School multimedia adviser Michelle Coro was recently selected as the 2014 winner for the Arizona Interscholastic Press Association’s Forest R. Martin Memorial Award for Excellence in Journalism.

Coro, an Ahwatukee resident, has been teaching at Desert Vista for the past decade, and has been responsible for the school’s different media programs such as the Storm Yearbook, DVTV broadcasting, The View newspaper and the remodeling of the school’s website.

She is also part of the school’s administrative council and received a certificate of merit from the White House for her efforts in orchestrating President Barack Obama visit the school during the beginning of the school year.

Coro began her teaching career at Desert Vista as an English teacher, and when the journalism position opened up at the school, she was hired to teach the courses.

Coro said her first year teaching journalism was an experience because she was responsible for a plethora of journalism and English courses classes such as yearbook, newspaper, mass media, Shakespeare and freshman English.

“It was rough because not only was I learning to be a teacher from coming from newsrooms and having these ideologies of what I should be doing, in terms of being in the classroom,” she said. “It was a real learning experience.”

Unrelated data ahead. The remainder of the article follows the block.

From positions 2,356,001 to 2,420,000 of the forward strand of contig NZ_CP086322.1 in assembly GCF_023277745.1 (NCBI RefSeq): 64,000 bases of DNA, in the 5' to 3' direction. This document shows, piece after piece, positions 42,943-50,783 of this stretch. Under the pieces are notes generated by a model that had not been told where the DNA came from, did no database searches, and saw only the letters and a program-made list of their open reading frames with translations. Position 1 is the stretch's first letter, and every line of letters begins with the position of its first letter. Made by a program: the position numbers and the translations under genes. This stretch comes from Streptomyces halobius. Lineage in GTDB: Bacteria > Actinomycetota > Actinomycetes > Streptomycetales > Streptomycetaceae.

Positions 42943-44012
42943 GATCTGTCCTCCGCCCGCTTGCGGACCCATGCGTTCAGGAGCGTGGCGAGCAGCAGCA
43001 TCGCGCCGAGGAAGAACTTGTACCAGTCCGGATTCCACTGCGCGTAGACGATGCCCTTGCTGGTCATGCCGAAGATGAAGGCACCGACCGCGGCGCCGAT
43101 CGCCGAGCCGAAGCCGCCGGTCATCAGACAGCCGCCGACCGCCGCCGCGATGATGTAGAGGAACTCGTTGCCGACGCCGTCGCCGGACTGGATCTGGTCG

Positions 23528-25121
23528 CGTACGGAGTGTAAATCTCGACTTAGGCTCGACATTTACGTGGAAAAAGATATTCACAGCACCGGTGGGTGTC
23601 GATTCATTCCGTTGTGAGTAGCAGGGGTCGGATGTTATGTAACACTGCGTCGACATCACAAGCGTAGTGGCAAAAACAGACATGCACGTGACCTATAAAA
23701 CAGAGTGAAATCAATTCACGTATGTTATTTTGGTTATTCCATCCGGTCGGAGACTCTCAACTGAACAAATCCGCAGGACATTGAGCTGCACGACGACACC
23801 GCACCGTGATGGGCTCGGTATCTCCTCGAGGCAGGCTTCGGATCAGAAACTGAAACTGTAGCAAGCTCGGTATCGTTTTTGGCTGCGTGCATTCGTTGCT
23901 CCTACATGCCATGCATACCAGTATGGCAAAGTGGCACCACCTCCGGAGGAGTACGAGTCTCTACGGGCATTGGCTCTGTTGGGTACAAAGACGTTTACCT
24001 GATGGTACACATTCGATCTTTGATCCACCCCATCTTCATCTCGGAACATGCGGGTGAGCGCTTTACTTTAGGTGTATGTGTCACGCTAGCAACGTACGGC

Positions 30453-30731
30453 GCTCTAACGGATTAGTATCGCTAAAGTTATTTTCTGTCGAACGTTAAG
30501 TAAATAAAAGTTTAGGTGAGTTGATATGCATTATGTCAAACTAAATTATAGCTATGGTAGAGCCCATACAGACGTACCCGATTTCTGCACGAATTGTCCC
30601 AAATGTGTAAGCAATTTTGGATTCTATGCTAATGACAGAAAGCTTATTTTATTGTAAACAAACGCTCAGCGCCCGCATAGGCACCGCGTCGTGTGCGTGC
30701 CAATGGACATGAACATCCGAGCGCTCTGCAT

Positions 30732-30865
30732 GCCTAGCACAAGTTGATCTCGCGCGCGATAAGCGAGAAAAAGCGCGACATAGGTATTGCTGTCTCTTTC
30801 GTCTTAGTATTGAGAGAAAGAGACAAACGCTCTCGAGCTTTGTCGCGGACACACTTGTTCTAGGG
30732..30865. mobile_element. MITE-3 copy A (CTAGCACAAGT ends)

The learning experience allowed Coro to not only survive her first years as a teacher, but it gave her the chance to seek guidance from “mentors” at the school and gave her a foundation for teaching.

“I did the best to beg, barrow and steal any ideas and any tips from the people around me to get through that early stage,” Coro said.

Coro focuses her classes on making sure her students are being introduced to different areas of journalism, whether it be broadcasting, producing or writing.

“I really try to have a journalism program that crosses the gambit. My broadcasting students may focus on video, but they learn to write; my journalism students focus on writing, but they learn how to shoot picture; and my yearbook students do it all,” she said. “I want them to leave here and have that experience of they can go into any form. I hope to teach them skills that they can use wherever they go and in any field whether they become a lawyer, a doctor or an engineer.”

For Coro, becoming the 2014 winner for the Arizona Interscholastic Press Association’s Forest R. Martin Memorial Award for Excellence in Journalism showed the work she has put in over the years was being appreciated by people in and out of her classrooms.

“It’s nice to be recognized for this award, and there’s appreciation for teachers in what we do,” Coro said. “I try to make an impact in the kids’ lives and I want to make sure that they are learning something and they are taking something with them.”

Hannah Thiele, a senior who takes Coro’s TV production and yearbook classes, said the skills she has learned in Coro’s classes would assist further down the road while attending Arizona State University.

“She has taught me so much. If it wasn’t for her I wouldn’t have been as successful as I have been right now,” she said.

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